Ask Stew: When to Start Training Again After Rhabdo, Pneumonia or Heat Stroke

Treadmills That Train You for Military Fitness Tests

Sometimes in advanced special ops selection programs, people get ill, avoid medical and push themselves to keep going regardless of pain or illness. The tough physical fitness standards are hard enough for a healthy person during the average day of spec ops training.

When you add in dehydration and lung congestion, the long day of spec ops training can lead to heat exhaustion or heat stroke quicker than normal. That can aggravate the lungs and bronchial passages and cause bronchitis or pneumonia, which can all lead to a perfect storm to get Rhabdomyolysis.

Stew, after getting Rhabdo, preceded by heat stroke and pneumonia, I am now out of the hospital (one week now). It has been a long road in training – luckily I am getting rolled to the next class vs being dropped, but I need to get back in shape. When is the best time to start training again? I do not want to relapse and get sick again, but also don’t want to continue this downward fitness slide. Thanks. Shane

First, make sure you get medical approval before training again. After Rhabdo, you could have some kidney issues or find that other bodily functions seriously compromised. The last thing you need is to have another round of IVs, antibiotics and hospital stays. Make sure medical and training staff are onboard with any training outside of the program.

My advice is to treat yourself like a beginner for the first week back into training. Stretch, light cardio, basic calisthenics and mobility work is a good way to start off. Do that every day. Avoid getting overheated; consider an easy swim after the light calisthenics or cardio workout to help keep the body temperature cooler. Consider the mobility day like this:

Repeat 4-5 times Bike, elliptical, or row or swim 5 minutes Stretch, foam roll, massage tool 5 minutes

Practice Techniques in the water: Swim 10 minutes Tread water 10 minutes (drownproofing skills) Dynamic Stretches in chest deep water 10 minutes

If you want to see how you feel, try the System’s Check Workout which is very similar to the mobility day sequence, but with added exercises to test out all of your joints.

Consider a Heat Tolerance Test – After heat stroke, it can take weeks or months (or even longer) before your body temperature reacts normally to exertion in hot environments. Stay hydrated when sweating profusely and adding electrolytes to your system is critical to your recovery.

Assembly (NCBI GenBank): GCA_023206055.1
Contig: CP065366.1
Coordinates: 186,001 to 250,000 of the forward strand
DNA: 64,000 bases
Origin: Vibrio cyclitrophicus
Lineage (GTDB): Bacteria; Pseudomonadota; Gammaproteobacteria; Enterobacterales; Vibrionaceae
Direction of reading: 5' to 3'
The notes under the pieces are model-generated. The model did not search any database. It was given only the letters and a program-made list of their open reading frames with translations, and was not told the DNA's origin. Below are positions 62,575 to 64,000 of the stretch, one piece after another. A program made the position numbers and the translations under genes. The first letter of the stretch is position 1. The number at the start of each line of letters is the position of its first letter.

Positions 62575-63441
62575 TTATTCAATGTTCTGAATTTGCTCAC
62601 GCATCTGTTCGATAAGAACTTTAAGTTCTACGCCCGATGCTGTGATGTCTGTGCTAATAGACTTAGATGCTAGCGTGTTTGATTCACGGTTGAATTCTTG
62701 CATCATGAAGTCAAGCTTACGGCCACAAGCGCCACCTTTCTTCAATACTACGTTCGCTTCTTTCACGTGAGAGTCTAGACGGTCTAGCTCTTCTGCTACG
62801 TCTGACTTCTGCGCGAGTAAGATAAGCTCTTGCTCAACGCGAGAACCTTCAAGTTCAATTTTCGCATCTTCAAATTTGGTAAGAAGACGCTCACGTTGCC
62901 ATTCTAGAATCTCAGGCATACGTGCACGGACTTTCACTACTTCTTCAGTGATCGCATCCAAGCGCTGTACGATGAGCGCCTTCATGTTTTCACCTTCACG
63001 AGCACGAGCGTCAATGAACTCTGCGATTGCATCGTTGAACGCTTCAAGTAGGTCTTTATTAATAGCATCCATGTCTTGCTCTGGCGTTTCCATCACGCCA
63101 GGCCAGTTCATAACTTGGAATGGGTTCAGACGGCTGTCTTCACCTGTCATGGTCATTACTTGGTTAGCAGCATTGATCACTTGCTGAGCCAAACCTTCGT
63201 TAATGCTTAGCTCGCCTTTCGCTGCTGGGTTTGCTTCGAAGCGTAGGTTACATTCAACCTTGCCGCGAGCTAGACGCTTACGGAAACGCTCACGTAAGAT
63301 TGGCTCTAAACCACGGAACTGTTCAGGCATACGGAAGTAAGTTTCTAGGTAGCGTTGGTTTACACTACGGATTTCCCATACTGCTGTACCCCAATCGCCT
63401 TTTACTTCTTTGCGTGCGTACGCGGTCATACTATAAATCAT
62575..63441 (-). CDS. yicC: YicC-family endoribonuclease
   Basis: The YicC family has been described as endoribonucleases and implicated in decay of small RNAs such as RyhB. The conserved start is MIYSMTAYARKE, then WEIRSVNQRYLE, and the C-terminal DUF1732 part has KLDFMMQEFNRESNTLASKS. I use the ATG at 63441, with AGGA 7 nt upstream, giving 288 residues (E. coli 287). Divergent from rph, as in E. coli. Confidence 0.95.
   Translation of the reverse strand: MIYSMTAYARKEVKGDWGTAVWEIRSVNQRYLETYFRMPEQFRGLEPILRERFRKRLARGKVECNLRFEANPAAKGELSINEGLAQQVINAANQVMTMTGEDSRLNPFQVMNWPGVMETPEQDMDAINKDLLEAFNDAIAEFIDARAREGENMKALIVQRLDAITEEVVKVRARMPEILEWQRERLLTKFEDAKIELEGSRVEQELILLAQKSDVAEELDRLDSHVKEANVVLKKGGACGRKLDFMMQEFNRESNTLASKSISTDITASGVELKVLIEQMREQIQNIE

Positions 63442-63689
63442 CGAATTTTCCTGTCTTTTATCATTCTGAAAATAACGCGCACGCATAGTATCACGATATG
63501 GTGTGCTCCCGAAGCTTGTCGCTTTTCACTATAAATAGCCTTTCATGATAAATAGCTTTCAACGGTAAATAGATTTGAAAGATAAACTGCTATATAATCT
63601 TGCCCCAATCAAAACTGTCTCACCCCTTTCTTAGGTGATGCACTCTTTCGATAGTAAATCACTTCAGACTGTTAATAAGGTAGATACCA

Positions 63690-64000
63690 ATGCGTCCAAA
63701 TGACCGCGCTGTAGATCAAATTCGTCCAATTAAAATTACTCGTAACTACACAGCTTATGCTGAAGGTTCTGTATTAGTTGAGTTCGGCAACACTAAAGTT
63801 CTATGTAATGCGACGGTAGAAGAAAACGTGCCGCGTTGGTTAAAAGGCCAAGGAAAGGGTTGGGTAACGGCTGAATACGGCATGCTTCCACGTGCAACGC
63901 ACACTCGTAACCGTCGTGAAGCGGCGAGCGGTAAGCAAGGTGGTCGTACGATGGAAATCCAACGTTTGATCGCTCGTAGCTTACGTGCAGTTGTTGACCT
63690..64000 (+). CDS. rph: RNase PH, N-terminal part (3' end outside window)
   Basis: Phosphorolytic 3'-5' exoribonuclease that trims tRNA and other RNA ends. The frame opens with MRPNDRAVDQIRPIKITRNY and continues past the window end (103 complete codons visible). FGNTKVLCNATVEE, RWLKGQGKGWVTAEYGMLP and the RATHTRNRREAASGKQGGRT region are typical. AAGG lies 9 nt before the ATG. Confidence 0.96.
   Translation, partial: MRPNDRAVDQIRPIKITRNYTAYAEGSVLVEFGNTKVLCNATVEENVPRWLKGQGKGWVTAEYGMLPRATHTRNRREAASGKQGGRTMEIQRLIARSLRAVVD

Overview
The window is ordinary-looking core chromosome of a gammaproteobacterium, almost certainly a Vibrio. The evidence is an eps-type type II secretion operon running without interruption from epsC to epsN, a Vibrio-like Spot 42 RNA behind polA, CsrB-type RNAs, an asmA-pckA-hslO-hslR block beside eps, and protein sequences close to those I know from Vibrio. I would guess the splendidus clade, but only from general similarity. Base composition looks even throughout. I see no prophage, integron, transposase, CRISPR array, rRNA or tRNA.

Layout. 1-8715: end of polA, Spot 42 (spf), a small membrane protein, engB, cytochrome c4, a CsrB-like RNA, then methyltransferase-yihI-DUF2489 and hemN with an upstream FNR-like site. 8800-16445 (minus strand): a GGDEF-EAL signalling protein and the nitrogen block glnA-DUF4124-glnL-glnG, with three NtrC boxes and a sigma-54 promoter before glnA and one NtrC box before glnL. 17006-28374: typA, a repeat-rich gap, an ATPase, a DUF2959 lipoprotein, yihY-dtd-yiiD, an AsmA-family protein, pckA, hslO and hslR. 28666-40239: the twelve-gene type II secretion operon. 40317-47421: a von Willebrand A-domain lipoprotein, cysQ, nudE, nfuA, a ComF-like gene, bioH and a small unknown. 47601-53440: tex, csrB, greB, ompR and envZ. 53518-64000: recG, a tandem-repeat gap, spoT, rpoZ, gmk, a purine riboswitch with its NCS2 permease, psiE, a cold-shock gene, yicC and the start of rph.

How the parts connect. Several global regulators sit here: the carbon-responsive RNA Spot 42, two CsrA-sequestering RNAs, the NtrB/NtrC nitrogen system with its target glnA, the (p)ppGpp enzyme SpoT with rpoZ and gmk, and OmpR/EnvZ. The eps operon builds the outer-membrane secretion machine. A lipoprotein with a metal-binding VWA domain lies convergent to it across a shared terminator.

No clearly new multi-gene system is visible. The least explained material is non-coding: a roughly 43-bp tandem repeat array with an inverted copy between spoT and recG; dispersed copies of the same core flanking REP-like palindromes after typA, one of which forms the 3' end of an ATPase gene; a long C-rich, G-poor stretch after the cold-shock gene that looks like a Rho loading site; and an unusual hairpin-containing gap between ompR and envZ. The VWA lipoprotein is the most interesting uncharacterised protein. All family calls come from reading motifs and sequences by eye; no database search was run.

Pneumonia – Whether it was a bacteria, viral, or swimming induced pulmonary edema (SIPE) that caused your pneumonia, recovery after such lung congestion can take from several weeks to a few months before you can build back up to even 50-60% of your max heart rate.

Rhabdomyolysis – When you get Rhabdo, be patient as you are susceptible to relapses as with the above two issues. As with normal training progressions, the answer is to rebuild yourself from a beginner/intermediate level of fitness and not start back up where you left off. That will be frustrating, but patience is required to fully kick this potentially deadly combo of ailments.

To be honest, you are lucky that you’re still alive, so the reintegration into spec ops level activities may take a few months. See recent study on the phases of increased activity. Just moving to 25% of what you used to do can take at least a month. A return to fully training the way you did prior to selection may take another month or two.

Bottom line, you need to recover. Any one of these three ailments wreaks havoc on your body for considerable periods of time. If you get all three in the course of a few days, it will require a special balance of patience and getting medical supervision throughout the next few months to ensure recovery.

You will need two months to recover and slowly build back up, then an extra month to train harder to get back to where you were prior to this event. That’s the minimum amount of time to get you back to spec ops selection shape.

Stew Smith is a former Navy SEAL and fitness author certified as a Strength and Conditioning Specialist (CSCS) with the National Strength and Conditioning Association. Visit his Fitness eBook store if you’re looking to starting a workout program to create a healthy lifestyle. Send your fitness questions to

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